Adbusters Media Foundation

Adbusters Media Foundation

December 19, 2006 09:00 ET

Adbusters Media Foundation-Have Less, Live More: Buy Nothing Christmas

VANCOUVER, BRITISH COLUMBIA--(CCNMatthews - Dec. 19, 2006) - RECLAIMING THE SEASON: Those of us who shiver at the thought of hour-long line-ups and $5 gift tags finally have something to rejoice about over the holidays: fed-up citizens and social activists from across the world are inviting everyone to take part in Buy Nothing Christmas.

Inspired by the international successes of Buy Nothing Day, and disgusted with the personal debt, spiritual emptiness, and ecological damage that the holiday season now entails, writers and activists began to heavily promote the idea of a downshifted Christmas in the late nineties. Since then, the idea has been taken up by individuals, community groups, churches, and schools in at least a dozen countries, with strongest support in Canada, the USA, the UK, Australia and New Zealand.

Despite the name, the Buy Nothing Christmas campaign is not really about refusing to spend a dime over the holiday season. It's about taking a deep breath and deciding to opt out of the hype, the overcrowded malls, and the stressful to-do lists. It's about reminding ourselves to really think about what we're buying, why we're buying it, and whether we really need it at all.

"First and foremost, it's about restoring authenticity to one of the world's great religious and secular traditions," said Kalle Lasn, editor-in-chief of Adbusters magazine and long-time advocate of holiday restraint. "Christmas has been warped beyond recognition by commercial forces. It's about time we took it back."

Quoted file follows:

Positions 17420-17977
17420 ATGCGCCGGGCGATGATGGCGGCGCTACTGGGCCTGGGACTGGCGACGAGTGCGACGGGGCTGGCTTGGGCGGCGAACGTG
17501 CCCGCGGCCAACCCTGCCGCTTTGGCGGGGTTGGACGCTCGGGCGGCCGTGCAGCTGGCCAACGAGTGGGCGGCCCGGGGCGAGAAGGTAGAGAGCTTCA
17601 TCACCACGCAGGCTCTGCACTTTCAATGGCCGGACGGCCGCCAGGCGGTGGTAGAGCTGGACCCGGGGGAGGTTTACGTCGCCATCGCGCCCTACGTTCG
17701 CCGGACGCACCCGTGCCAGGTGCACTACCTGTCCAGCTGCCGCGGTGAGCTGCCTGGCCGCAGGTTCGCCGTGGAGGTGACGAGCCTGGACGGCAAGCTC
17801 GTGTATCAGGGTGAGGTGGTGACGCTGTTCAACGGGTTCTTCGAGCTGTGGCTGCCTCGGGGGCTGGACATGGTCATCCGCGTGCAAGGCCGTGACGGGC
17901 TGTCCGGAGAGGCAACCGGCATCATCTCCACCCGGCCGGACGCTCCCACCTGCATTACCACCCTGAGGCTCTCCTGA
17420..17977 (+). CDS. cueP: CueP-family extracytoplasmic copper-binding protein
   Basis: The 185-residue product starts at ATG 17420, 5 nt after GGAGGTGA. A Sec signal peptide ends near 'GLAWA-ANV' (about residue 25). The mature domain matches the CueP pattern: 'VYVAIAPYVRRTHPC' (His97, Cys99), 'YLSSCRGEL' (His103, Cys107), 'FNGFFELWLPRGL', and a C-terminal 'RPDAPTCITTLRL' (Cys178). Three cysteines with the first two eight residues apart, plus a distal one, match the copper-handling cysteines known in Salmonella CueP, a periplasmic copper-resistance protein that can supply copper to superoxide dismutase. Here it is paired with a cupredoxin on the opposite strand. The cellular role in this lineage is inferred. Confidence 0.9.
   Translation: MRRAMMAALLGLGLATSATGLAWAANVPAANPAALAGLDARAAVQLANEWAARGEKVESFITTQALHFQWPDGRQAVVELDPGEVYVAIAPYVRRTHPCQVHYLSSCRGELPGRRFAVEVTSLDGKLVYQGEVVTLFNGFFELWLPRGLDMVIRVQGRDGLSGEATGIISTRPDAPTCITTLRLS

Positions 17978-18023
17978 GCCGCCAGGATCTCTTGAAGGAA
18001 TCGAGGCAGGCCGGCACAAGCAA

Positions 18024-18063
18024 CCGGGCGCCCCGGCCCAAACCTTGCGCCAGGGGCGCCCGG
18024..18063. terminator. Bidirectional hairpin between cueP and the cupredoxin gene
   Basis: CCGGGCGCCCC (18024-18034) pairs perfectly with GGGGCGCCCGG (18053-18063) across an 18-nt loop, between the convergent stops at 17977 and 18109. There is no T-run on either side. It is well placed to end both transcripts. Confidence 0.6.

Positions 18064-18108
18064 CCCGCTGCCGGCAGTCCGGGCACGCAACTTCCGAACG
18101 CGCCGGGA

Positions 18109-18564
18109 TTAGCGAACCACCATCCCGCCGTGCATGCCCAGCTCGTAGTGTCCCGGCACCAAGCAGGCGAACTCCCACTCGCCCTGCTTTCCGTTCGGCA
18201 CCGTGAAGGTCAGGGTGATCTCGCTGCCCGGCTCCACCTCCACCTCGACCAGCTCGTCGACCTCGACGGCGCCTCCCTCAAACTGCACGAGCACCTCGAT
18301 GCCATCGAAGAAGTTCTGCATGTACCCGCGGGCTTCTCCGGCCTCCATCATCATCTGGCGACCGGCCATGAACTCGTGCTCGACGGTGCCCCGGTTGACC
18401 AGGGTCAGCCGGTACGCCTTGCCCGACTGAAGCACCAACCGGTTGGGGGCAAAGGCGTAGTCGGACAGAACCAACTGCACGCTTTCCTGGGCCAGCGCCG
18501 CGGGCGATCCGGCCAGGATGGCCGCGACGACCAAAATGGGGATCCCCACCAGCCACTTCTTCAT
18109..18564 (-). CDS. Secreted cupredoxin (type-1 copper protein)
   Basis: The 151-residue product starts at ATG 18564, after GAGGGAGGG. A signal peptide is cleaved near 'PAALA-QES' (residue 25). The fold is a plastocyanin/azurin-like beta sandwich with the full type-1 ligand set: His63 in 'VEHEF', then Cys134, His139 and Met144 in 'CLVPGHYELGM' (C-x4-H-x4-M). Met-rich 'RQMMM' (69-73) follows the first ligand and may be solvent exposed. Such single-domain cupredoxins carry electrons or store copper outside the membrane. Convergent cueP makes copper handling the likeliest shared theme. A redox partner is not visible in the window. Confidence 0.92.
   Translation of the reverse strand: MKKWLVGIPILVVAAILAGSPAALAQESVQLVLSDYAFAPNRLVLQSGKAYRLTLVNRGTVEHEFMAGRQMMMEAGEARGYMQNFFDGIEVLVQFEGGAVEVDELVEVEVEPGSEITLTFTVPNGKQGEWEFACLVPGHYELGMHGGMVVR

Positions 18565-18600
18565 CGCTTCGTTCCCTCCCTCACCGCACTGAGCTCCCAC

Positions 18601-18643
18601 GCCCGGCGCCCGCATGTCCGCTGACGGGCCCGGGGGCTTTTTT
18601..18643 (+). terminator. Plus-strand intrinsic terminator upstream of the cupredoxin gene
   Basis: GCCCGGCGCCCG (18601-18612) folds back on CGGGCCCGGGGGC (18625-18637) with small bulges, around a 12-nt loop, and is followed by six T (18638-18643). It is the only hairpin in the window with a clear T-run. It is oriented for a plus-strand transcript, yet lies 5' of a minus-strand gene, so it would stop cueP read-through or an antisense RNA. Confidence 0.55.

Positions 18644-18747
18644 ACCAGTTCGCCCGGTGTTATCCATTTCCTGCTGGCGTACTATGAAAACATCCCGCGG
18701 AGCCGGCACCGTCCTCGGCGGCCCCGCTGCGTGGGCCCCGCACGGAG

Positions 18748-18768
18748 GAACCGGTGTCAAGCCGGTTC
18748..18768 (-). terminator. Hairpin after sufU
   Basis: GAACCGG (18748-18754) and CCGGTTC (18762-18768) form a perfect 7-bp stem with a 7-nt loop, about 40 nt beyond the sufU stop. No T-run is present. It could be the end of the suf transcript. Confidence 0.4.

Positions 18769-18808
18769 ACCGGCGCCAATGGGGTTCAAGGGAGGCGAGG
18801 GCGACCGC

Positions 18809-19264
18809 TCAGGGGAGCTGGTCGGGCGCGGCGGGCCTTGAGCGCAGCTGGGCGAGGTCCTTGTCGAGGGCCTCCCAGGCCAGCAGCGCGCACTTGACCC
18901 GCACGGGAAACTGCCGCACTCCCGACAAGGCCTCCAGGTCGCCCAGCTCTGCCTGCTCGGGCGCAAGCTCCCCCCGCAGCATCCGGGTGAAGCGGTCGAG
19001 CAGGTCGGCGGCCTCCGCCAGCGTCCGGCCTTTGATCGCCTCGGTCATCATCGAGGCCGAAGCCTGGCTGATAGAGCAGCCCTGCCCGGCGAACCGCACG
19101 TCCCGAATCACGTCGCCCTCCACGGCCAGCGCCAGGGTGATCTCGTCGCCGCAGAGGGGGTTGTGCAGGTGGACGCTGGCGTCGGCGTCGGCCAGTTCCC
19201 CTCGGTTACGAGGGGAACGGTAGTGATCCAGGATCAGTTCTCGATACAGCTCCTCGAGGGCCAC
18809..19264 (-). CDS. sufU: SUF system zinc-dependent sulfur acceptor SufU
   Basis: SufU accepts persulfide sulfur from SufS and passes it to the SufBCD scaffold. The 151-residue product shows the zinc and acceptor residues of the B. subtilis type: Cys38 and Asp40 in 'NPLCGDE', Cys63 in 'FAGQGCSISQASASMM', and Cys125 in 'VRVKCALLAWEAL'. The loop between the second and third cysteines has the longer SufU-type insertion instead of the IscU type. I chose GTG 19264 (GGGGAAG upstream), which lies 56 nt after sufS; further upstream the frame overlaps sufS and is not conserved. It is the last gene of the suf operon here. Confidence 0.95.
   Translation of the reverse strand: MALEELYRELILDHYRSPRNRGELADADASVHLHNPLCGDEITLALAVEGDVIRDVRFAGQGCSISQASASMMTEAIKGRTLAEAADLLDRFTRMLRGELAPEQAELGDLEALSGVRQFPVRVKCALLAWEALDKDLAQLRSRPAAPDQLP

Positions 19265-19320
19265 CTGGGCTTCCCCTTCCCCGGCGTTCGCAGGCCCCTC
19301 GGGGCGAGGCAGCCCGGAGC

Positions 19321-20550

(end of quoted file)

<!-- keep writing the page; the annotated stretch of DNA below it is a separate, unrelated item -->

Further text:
Most participants will still exchange gifts, but will opt for recycled, homemade, locally produced, or fair-trade items. Some will excuse themselves from gift-giving altogether, and focus instead on valuable time with family and friends, on charitable works, and on rediscovering older, non-commercial holiday traditions as they also invent a few new ones.

Throughout the month of December, activism-minded participants will be taking two of these new traditions to their local malls and commercial districts. Groups of meditating Santas - dubbed "Zenta Clauses" - are offering stressed-out shoppers free soup, coffee, and a place to rest their aching feet as they take a break from buying. This year, they'll be joined for the first time by slow-moving activists in robes and Jesus masks, who will be asking their fellow shoppers one all-important question: "What would Jesus buy?"

Editor's Notes

(1) For more information on Adbusters, Buy Nothing Day, and Buy Nothing Christmas, and to read comments submitted by hundreds of people on how they are going to reduce their holiday consumption, visit www.adbusters.org.

(2) For a Christian perspective on the idea, and for tips on how to celebrate a Buy Nothing Christmas, visit www.buynothingchristmas.org.

(3) Shopping and consumption facts:

- Consumer polls from the last several years peg the per capita holiday spending average in the U.S. at around $800 - $1000, with consumer debt growing twice as fast as wages.

- Annual per capita consumption in the U.S. has risen 45 per cent in the last 20 years.

- Although people today are, on average, four-and-a-half times richer than our great-grandparents were at the turn of the century, Americans report feeling "significantly less well off" than in 1958.

- A 2003 article in New Scientist featured research suggesting that the more consumer goods you have the more you think you need to make you happy. Happiness through consumption is always out of reach (New Scientist, 4th October 2003, Vol.180, Issue 2415, p44. Available online after registering at www.newscientist.co.uk).

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